Poly[oxy(methyl-1 ,2-ethanediyl)], α-(2-oxiranylmethyl)-ω-(2-oxiranylmethoxy)-, polymer with alkylene oxide
|α-(Oxiran-2-ylméthyl)-ω-(oxiran-2-ylméthoxy)poly[oxypropane-1,2-diyle], polymérisé avec un oxyde d’alkylène|
2,5-Furandione, dihydro-3-(alkenyl)-, polymer with 1,2-ethanediol, 3-(alkenyl)dihydro-2,5-furandione and oxirane
|Dihydro-3-(alcényl)furan-2,5-dione polymérisée avec de l’éthane-1,2-diol, une autre dihydro-3-(alcényl)furan-2,5-dione et de l’oxirane|
3. Part 4 of the List is amended by adding the following in numerical order:
1. Any activity involving the use of the substance 2-Propenoic acid, 2-methyl-, alkyl ester, polymer with perfluoroalkylethyl 2-methyl-2-propenoate and vinyl chloride in aerosol or spray-applied products intended to be applied in a location other than an industrial setting.
2. For each significant new activity, the following information must be provided to the Minister at least 90 days before the commencement of the proposed significant new activity:
3. The above information will be assessed within 90 days after the day on which it is received by the Minister.
COMING INTO FORCE
4. This Order comes into force on the day on which it is registered.
REGULATORY IMPACT ANALYSIS STATEMENT
(This statement is not part of the orders.)
Issue and objectives
The purpose of the Order 2011-87-12-02 Amending the Domestic Substances List and the Order 2011-66-12-01 Amending the Domestic Substances List (hereafter collectively referred to as “the orders”), made under the Canadian Environmental Protection Act, 1999 (CEPA 1999 or the Act), is to add 26 substances to the Domestic Substances List (or DSL) and make modifications to the information on two substances. In addition, since a substance cannot appear on both the DSL and the Non-domestic Substances List (or NDSL), an order to remove 12 substances from the NDSL is also being proposed.
Description and rationale
The Domestic Substances List
The Minister of the Environment maintains a list of substances known as the DSL as required by subsection 66(1) of the Act. Chemicals or polymers that were, between January 1, 1984, and December 31, 1986, manufactured or imported by any person in a quantity greater than 100 kg in any one calendar year; in Canadian commerce; or used for commercial manufacturing purposes in Canada, are to be on the DSL.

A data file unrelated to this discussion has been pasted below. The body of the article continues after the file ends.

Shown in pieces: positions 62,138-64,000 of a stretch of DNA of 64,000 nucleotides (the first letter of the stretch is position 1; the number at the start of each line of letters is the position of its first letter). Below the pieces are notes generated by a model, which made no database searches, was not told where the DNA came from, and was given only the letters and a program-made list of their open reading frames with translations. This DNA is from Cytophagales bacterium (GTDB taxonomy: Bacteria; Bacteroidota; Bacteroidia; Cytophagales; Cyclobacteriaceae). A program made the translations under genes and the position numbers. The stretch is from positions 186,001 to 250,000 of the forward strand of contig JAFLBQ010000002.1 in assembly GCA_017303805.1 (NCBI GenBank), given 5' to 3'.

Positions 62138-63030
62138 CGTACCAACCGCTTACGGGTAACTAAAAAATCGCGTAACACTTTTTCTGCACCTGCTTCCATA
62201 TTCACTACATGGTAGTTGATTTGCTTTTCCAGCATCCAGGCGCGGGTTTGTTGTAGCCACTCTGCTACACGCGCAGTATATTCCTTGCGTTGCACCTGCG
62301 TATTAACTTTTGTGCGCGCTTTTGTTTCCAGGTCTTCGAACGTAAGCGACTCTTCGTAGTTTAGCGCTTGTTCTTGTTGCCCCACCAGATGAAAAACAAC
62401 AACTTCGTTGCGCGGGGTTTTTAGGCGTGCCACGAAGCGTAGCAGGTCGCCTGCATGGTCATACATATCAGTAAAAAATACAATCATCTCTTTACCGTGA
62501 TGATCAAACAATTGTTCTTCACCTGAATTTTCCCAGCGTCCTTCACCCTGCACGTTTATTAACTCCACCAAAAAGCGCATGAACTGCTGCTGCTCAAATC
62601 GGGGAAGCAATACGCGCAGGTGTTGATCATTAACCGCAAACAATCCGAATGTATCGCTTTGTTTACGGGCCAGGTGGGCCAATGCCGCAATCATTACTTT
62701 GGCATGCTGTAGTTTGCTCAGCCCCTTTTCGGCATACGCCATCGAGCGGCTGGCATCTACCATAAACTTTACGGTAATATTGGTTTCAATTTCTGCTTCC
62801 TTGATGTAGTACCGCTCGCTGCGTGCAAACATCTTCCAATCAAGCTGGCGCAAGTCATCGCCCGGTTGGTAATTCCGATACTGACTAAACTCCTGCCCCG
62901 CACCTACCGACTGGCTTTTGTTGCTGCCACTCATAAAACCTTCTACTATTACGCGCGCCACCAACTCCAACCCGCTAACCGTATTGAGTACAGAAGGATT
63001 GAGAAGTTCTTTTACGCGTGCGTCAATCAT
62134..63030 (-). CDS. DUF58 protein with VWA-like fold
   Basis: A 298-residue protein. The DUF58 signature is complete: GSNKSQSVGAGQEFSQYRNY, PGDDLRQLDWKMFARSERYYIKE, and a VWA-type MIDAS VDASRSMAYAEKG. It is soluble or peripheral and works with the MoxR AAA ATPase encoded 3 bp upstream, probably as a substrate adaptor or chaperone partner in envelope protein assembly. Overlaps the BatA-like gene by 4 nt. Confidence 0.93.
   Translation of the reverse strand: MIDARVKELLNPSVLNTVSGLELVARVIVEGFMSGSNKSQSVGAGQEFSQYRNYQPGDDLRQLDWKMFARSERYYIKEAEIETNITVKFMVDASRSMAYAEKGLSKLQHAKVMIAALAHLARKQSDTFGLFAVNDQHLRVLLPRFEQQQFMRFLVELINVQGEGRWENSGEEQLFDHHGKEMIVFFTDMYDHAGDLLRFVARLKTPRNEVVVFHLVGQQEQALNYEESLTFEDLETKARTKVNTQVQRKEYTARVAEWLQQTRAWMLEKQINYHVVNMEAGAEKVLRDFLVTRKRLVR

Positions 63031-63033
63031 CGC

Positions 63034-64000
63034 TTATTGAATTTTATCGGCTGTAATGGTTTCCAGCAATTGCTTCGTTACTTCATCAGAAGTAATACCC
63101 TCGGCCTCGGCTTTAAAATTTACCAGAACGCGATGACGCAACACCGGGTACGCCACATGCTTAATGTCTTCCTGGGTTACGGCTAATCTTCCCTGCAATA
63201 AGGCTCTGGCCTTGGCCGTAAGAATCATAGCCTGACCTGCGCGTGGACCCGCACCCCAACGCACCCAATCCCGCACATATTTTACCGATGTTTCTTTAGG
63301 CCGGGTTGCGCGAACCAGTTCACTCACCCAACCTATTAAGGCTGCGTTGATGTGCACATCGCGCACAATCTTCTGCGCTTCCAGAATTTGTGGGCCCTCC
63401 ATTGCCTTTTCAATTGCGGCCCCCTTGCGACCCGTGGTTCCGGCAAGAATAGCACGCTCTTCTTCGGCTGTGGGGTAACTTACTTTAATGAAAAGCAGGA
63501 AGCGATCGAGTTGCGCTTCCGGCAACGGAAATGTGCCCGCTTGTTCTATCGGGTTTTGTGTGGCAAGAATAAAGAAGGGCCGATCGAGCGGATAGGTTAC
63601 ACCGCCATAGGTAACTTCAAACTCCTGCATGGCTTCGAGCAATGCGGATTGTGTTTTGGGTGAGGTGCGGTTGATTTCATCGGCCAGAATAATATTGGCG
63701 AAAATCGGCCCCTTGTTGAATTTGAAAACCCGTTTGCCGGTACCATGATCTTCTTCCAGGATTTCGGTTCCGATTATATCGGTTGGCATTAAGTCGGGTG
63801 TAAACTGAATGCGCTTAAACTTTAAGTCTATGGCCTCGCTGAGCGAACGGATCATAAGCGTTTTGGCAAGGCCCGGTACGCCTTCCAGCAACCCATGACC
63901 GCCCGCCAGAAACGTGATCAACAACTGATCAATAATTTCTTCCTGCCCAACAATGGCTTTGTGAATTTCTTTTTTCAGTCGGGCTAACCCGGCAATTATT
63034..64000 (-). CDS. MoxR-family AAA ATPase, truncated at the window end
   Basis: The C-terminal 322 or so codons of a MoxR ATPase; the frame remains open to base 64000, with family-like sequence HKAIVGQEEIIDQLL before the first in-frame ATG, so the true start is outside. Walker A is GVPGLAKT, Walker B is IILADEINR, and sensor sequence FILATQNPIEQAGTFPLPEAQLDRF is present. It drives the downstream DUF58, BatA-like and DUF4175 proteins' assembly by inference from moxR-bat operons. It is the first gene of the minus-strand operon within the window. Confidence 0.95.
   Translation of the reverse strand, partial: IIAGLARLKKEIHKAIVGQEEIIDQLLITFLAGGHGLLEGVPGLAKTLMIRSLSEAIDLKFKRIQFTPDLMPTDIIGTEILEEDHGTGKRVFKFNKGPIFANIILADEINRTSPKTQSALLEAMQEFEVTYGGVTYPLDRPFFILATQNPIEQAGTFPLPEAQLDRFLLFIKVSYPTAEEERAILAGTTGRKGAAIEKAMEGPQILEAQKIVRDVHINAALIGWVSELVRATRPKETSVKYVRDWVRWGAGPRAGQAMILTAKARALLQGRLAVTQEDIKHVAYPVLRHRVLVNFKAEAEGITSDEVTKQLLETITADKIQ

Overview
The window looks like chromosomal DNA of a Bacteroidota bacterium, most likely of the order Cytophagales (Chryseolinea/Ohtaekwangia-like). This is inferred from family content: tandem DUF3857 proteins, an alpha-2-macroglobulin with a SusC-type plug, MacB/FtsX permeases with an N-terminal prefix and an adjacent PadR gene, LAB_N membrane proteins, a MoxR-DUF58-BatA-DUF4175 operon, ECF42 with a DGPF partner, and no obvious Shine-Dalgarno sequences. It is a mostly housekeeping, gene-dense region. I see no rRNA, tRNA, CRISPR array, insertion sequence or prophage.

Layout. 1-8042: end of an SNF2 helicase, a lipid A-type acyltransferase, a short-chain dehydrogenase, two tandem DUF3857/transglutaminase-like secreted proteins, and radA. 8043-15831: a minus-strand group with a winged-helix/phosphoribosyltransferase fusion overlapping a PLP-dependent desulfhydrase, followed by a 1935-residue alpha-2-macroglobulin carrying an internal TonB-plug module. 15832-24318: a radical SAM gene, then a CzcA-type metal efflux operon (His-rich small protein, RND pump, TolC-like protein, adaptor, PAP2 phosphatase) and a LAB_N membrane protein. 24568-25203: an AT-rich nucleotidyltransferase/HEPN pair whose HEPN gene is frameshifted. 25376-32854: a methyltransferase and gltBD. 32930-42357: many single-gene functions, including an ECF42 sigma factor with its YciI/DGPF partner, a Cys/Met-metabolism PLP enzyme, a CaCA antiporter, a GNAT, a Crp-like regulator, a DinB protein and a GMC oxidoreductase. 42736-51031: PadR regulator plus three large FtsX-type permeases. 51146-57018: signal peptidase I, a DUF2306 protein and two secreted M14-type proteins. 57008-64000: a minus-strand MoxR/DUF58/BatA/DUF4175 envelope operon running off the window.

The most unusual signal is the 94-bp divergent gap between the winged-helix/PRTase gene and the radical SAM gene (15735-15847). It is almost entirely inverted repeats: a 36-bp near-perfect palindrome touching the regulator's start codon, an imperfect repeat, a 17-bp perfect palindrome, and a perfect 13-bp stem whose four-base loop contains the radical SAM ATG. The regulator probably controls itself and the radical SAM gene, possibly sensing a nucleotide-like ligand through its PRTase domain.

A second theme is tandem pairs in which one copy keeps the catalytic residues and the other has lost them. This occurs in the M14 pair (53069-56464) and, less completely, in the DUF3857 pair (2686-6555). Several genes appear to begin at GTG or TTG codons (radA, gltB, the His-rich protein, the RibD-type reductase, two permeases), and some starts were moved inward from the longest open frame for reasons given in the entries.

For the purposes of CEPA 1999, the DSL is the sole basis for determining whether a substance is “existing” in or “new” to Canada. Substances that are not on the DSL are subject to notifications and assessments, as prescribed by the requirements of section 81 of CEPA 1999 or the New Substances Notification Regulations (Chemicals and Polymers), before they can be manufactured in or imported into Canada.
The DSL, published in the Canada Gazette, Part Ⅱ, in May 1994, is not static and is subject, from time to time, to additions, deletions or modifications; these changes are also published in the Canada Gazette. The Order 2001-87-04-01 Amending the Domestic Substances List (SOR/2001-214), published in the Canada Gazette, Part Ⅱ, on July 4, 2001, establishes the structure of the DSL, whereby substances or living organisms are listed by categories based on certain criteria. (see footnote 2)
The Non-domestic Substances List
The United States Toxic Substances Control Act Inventory has been chosen as the basis for the NDSL. On a semi-annual basis, the NDSL is updated based on amendments to the American inventory. The NDSL only applies to substances that are chemicals and polymers.
In order to protect the environment and human health, substances that are added to the NDSL remain subject to notification and scientific assessment as new substances in Canada when manufactured or imported quantities of the substance exceed 1 000 kg per year. However, these substances are subject to fewer information requirements.
Additions to the Domestic Substances List